Identify solutions. With most questions, there will often be multiple solutions, again it is good to talk it through with others, it is not always possible for one person alone to think of all possibilities. By involving a team, it is easier to find all the practical solutions and since everyone is involved in the process they share in the ownership of the solution. I am a great fan of writing everything down. Put the problem in a box at the top and then bring down from the box a line for each solution in separate boxes below. What if. It is then possible to analyse each solution to find out what the outcome would be if that solution was used. Ask what happens if we use this particular action, does it solve the problem? When we work our way through this stage it may well be that there are several practical options, it is then necessary to find the best possible course of action. It is important to be careful that any action does not create any further problems. It is also important to remember that a solution to be considered should always be to do nothing.
Importance of problem-solving in business
Problems often arise with a degree of frequency in companies, and in many cases are extremely important even life-threatening. Most problems are however what I would classify as operational. For example, the supplier of a manufacturing company is unable to supply a material which could result in the manufacturing company being late in supplying merchandise to its customers. This could, in certain circumstances result in the manufacturing company losing its customer which could force the company to close. It is vital that most companies have within their structure people, teams of people who have the resources to resolve problems to ensure the smooth operation of a company. For many companies problem solving is not usually a consideration when the company sets up its structure with the assumption that senior management will be able to and should resolve any issues. There is often resentment when changes happen in a company if everyone is not aware of or involved with those changes. If a workforce is aware and involved with changes due to problem-solving, they will be more likely to embrace the changes.
Should we declare problem-solving skills on a CV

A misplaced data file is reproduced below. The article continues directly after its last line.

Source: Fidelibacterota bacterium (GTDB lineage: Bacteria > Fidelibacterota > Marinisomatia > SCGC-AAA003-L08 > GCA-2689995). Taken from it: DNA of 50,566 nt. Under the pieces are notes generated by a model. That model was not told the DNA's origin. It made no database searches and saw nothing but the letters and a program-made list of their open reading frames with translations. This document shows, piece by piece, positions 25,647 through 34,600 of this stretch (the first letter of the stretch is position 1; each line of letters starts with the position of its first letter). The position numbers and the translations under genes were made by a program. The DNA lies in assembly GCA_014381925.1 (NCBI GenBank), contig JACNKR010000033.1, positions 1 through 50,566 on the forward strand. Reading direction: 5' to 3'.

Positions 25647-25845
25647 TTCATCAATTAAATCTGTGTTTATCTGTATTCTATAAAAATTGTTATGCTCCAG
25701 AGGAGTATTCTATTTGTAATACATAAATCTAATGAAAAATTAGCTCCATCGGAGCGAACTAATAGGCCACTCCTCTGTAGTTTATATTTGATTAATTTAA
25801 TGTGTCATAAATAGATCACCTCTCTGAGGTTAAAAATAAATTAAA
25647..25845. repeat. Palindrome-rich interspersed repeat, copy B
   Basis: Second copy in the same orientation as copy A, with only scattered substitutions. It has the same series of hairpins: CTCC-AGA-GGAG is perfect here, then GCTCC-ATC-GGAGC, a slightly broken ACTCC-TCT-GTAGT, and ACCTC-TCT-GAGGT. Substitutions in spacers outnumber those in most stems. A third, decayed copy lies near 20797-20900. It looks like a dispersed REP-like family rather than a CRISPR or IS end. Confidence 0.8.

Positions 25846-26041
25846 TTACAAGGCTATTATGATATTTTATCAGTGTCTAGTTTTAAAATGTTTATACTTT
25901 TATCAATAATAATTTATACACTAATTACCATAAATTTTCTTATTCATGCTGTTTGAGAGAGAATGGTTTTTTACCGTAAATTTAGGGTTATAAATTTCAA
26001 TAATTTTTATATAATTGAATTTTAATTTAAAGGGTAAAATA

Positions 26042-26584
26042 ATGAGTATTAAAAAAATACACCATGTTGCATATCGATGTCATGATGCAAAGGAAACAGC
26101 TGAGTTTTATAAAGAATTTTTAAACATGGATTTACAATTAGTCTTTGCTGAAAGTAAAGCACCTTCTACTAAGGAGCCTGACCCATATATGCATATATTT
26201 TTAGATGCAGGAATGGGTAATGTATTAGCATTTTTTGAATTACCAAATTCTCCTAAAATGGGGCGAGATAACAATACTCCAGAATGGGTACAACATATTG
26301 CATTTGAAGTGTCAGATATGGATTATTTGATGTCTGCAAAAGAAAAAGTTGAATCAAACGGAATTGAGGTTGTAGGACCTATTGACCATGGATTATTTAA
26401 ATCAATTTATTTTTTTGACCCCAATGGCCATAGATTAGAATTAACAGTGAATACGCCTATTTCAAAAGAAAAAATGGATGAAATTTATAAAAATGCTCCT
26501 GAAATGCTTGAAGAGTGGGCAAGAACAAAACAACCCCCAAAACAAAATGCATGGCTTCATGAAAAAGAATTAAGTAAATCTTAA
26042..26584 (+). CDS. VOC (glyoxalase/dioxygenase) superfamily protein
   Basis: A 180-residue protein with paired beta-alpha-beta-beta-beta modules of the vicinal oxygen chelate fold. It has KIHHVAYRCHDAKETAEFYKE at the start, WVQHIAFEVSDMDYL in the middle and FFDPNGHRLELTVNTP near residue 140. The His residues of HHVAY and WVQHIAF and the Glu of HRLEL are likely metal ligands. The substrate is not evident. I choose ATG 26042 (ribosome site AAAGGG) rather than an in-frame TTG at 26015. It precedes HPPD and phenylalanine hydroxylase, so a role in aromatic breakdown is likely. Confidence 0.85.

When compiling a resume and cover letter most people highlight their work experience as this shows to an employer that the candidate has the skills required for the job. It is also a smart idea to highlight other skill sets that may be useful on a resume. There are however many skill sets that are included that are not correct. For example, I have seen many people declare themselves as being computer-literate when in a job interview, they admit they can use word and excel. That is not being computer-literate. I have also seen problem solver added on many CV’s. These have been included by many people with the thought that a potential employer will be impressed by the skills and it will improve their chances of securing employment. Potentially an employer has seen the skills declared so many times that they disregard this comment or ask about it on the job interview. When compiling a CV be truthful, supply correct employment experience and if you are an experience problem solver declare it but give examples to verify. Once being employed within a large catering organization that had an extremely high staff turnover many unhappy customers, dwindling profits and facing the potential of losing a multi-million-pound contract. When we sat down to discuss the situation everyone said, “it’s a staff problem we just can’t get the staff.” We sat down and analysed the situation. It soon became clear that the problem lay within management. The recruitment process was not efficient; we did not have an effective induction programme; we did not supply adequate staff training. We acted, and within two months we had a stable well-trained workforce, customer complaints dropped, profits increased.